- The Claimants were aware of the risks involved and that it was “plausible” the properties in which they were investing would never be developed with the consequent loss of their investment; and
- Significantly, the Claimants told the Broker that if the investment failed, they would simply fall back on surplus income, which was realistic given the Claimants’ submission at the time of the mortgage that their income significantly exceeded their expenditure.
The Claimants’ alternative argument that the Broker should have recommended a repayment (rather than an interest-only) mortgage also failed. Not only was it not pleaded, but Mr Taylor’s evidence was that he was fully aware of the distinction between the two types of mortgages, and he and his wife intended to keep monthly payments down with the knowledge that in the worst-case scenario, they would rely on their income.
Given the Judge’s findings on duty, it followed that there had been no breach of duty.
Notwithstanding his findings that there was no relevant duty and no breach, the Judge nevertheless went on to consider the Claimants’ case on causation.
The Judge could see the theoretical merit in the Claimants’ argument that, had they been required to obtain independent financial advice and done so, they would never have proceeded with the mortgage at all.
However, he found the Claimants’ case simply was not supported by the evidence. They were enthusiastic investors who would have proceeded in any event. Moreover, it was hard to see how any breach could be causative of loss when the Claimants had a viable fallback position in the form of their savings which they had in fact relied on.
Again, consideration of the claim for damages was academic given the Judge’s dismissal of the claim, but he nevertheless went on to observe that it was difficult to see how the sum representing the Claimants’ capital investment in the Harlequin scheme could be said to fall within the scope of duty, following the decision in Manchester Building Society v Grant Thornton  AC 783 .
Limitation was also dealt with obiter. The mortgage was taken out in March 2007 and a standstill agreement was entered into on 18 March 2020. Primary limitation had therefore expired. The Claimants relied on the 3-year period afforded by s.14A of the Limitation Act 1980 to argue that they only had the requisite knowledge on or after 18 March 2017.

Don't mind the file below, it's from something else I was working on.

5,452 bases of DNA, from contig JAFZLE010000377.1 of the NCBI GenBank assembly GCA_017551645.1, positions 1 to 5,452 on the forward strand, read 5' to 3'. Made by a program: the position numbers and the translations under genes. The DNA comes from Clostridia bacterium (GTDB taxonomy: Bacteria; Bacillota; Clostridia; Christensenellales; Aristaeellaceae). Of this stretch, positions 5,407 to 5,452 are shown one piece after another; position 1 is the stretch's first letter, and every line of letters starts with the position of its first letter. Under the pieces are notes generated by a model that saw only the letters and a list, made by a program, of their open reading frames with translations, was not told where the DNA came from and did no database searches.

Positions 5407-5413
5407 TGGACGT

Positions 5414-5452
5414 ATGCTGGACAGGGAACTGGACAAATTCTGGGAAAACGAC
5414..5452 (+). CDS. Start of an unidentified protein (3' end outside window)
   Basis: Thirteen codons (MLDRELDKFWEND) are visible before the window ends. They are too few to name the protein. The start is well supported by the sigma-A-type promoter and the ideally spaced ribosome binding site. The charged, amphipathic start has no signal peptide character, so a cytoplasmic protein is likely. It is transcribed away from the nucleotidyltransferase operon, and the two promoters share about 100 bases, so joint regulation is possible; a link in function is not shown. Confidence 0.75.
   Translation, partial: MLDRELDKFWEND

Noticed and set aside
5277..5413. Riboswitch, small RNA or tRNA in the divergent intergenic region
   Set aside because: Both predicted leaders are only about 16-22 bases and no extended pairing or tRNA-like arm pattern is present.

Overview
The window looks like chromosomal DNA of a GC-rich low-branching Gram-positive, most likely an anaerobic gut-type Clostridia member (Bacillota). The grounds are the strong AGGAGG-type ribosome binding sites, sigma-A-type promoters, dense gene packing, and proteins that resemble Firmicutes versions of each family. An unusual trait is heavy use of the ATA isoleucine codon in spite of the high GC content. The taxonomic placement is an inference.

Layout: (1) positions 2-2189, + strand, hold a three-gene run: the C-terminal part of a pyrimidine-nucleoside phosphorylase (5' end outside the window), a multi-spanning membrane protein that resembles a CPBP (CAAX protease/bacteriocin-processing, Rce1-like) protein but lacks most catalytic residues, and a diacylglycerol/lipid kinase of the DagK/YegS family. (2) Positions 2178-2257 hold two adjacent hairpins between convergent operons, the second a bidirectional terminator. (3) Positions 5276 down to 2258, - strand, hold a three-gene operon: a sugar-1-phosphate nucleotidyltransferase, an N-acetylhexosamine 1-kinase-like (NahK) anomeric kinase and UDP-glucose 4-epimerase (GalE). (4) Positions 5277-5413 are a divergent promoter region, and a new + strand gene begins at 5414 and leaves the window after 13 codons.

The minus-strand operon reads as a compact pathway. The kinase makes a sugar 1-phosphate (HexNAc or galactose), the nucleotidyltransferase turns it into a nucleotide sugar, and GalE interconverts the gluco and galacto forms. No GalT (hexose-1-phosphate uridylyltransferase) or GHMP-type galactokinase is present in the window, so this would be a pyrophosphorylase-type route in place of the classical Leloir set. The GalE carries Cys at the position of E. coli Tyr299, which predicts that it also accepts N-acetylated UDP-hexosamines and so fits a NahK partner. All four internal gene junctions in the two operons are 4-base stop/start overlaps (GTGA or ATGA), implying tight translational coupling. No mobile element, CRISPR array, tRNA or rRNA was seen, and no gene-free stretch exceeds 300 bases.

The key questions were when the Claimants had requisite (a) of the damage and (b) that the damage was attributable to the Broker.
So far as (a) was concerned, the Claimants failed on the basis that Mr Taylor had accepted in cross examination that by late 2016 or early 2017 he knew the investment had become “highly risky” and it had become “probable” that he and his wife would lose a lot of money. This finding was based on the Claimants’ actual knowledge.
So far as (b) was concerned, the Judge noted that the Claimants knew in 2016 that other Harlequin investors were making claims in respect of the mortgage advice they had received and found that it would have been reasonable for the Claimants to have sought legal advice earlier, which would have revealed the relevant acts or omissions of the Broker. This finding was based on the Claimants’ constructive knowledge, though Legal & General had not accepted there was any evidence that the Claimants gained the requisite actual knowledge within 3 years of bringing the claim.
Accordingly, the Judge found that even if the claims had merit, he would have found the Claimants had the requisite knowledge prior to 18 March 2017 with the result that their claim would have been statute barred.
The judgment was a resounding defeat of the claim against the mortgage broker and will be a relief to mortgage brokers facing similar claims.
Of particular note were the Court’s findings on the scope of duty under the relevant MCOB rules and on the facts, which may sound a warning note to other cases where it is contended that mortgage brokers ought to have advised on the suitability of a borrower’s intended investment or at least declined to provide a recommendation until the borrower had taken independent advice about it.
Further, the Judge’s obiter comments on limitation provide further useful guidance as to when knowledge (and especially constructive knowledge) will be established for the purposes of s.14A of the Limitation Act 1980.
With the wholesale failure of the claim in Taylor, it will be interesting to see whether further interest-only mortgage mis-selling cases will be brought to a full trial on similar facts and if not, how claimants will be able to navigate the particular problem that a mortgage broker’s scope of duty may now be found to be narrowly prescribed.